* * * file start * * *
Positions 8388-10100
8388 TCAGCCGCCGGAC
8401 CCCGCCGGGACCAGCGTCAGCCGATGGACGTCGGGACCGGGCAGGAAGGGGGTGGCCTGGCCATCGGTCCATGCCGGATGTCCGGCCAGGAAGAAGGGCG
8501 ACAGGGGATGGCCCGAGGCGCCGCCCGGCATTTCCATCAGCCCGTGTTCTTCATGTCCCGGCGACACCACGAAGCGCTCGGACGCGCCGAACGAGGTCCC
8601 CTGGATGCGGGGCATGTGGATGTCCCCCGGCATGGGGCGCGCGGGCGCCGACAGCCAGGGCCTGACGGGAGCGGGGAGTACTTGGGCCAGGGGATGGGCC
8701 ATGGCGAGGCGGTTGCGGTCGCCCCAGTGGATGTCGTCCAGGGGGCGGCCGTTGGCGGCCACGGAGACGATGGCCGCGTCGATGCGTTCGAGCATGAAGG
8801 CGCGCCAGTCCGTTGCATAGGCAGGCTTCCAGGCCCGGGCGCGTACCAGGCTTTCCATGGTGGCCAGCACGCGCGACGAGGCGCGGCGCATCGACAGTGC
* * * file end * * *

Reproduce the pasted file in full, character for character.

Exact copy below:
Positions 8388-10100
8388 TCAGCCGCCGGAC
8401 CCCGCCGGGACCAGCGTCAGCCGATGGACGTCGGGACCGGGCAGGAAGGGGGTGGCCTGGCCATCGGTCCATGCCGGATGTCCGGCCAGGAAGAAGGGCG
8501 ACAGGGGATGGCCCGAGGCGCCGCCCGGCATTTCCATCAGCCCGTGTTCTTCATGTCCCGGCGACACCACGAAGCGCTCGGACGCGCCGAACGAGGTCCC
8601 CTGGATGCGGGGCATGTGGATGTCCCCCGGCATGGGGCGCGCGGGCGCCGACAGCCAGGGCCTGACGGGAGCGGGGAGTACTTGGGCCAGGGGATGGGCC
8701 ATGGCGAGGCGGTTGCGGTCGCCCCAGTGGATGTCGTCCAGGGGGCGGCCGTTGGCGGCCACGGAGACGATGGCCGCGTCGATGCGTTCGAGCATGAAGG
8801 CGCGCCAGTCCGTTGCATAGGCAGGCTTCCAGGCCCGGGCGCGTACCAGGCTTTCCATGGTGGCCAGCACGCGCGACGAGGCGCGGCGCATCGACAGTGC